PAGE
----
“I left on a good note. I had a good meeting with Buck and [pitching coach Rick Adair] when I left,” Gausman said prior to Monday’s game. “They told me [at the time] they needed an arm and you have some things you need to work on.”

Gausman is 0-3 with a 7.66 ERA in five starts for Baltimore this season but pitched well in two of his last three starts with that success coming against two first-place clubs in Detroit and Boston.

The Orioles manager acknowledged that he would have preferred leaving Gausman at Norfolk a little longer to work with Tides pitching coach Mike Griffin, but Garcia’s stint that lasted only 2 1/3 innings made it necessary to add another arm to the bullpen and Gausman was the only man available for the job. Should the Orioles need to use Gausman for extensive work on Monday or Tuesday, McFarland becomes a stronger candidate to make Friday’s start against New York, according to Showalter.

“How we pitch as starters dictates a majority of these moves, not only by the length you get but by how [you] pitch,” Showalter said. “Same thing with every team. The team that consistently goes deep into ballgames with their starters, they play in October. It’s as simple as that.”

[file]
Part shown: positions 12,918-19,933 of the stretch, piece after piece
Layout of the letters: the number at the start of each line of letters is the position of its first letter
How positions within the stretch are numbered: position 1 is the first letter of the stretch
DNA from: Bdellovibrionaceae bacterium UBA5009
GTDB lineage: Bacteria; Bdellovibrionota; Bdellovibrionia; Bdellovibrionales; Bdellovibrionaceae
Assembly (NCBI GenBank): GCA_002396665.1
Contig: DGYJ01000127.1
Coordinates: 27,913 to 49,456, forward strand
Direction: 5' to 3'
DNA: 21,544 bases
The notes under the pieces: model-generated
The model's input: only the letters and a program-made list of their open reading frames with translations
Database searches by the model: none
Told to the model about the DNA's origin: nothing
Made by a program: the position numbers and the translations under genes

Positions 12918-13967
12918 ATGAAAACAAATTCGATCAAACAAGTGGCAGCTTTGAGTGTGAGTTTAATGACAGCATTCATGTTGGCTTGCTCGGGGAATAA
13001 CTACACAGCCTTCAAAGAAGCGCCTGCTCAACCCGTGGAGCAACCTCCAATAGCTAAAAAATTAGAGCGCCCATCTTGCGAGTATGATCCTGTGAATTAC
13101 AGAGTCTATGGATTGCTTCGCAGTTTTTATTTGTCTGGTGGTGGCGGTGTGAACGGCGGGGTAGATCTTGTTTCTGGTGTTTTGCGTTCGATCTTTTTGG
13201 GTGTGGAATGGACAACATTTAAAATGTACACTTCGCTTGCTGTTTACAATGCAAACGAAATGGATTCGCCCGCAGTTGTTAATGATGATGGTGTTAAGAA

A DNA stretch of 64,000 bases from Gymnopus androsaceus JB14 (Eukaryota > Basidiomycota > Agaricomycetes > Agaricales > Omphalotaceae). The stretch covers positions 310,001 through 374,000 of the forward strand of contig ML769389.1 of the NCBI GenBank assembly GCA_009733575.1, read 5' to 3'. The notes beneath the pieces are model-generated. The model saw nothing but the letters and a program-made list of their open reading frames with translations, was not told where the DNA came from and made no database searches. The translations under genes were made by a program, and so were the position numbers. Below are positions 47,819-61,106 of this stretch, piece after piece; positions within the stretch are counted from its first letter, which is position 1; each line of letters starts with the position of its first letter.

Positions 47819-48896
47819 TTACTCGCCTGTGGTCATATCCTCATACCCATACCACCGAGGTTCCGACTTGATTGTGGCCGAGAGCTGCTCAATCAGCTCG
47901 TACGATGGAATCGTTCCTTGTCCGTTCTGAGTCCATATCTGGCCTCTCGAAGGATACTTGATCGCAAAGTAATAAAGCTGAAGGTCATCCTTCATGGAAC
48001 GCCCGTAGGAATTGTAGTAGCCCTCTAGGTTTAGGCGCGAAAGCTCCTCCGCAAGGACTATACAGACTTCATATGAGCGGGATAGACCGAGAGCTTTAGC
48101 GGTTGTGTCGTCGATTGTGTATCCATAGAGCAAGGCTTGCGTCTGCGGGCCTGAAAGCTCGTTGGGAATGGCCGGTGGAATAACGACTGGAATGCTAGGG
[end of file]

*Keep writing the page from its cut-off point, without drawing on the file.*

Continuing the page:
Asked about the status of Japanese lefty Tsuyoshi Wada after he allowed two earned runs in five innings of work for Norfolk on Sunday, Showalter labeled Wada’s last two outings as “competitive” but added that the 32-year-old wasn’t ready to be considered a candidate for Friday’s start in Baltimore.

In other rotation news, left-hander Wei-Yin Chen threw a four-inning simulated game in Sarasota on Monday without any setbacks as he moves closer to his return to action. The plan is for Chen to complete a workday in Baltimore this week before starting a minor-league rehab assignment on Saturday that would likely last a minimum of five innings.

Depending on how he feels after that first start, Chen could be activated from the 15-day disabled list as early as next week, which would put him in line to make two starts for the Orioles before the All-Star break. Chen hasn’t pitched since May 12 after suffering a strained right oblique.

“We’ll see how Rick and everybody feels after his workday and after — hopefully — a rehab start,” Showalter said. “We’ve got three clubs who are home. He’ll do that at either Norfolk, Bowie, or [Single-A] Frederick. I’d like to see him get through the work here and the workday before we get a feel for how he does the next time out in the uncontrolled environment.”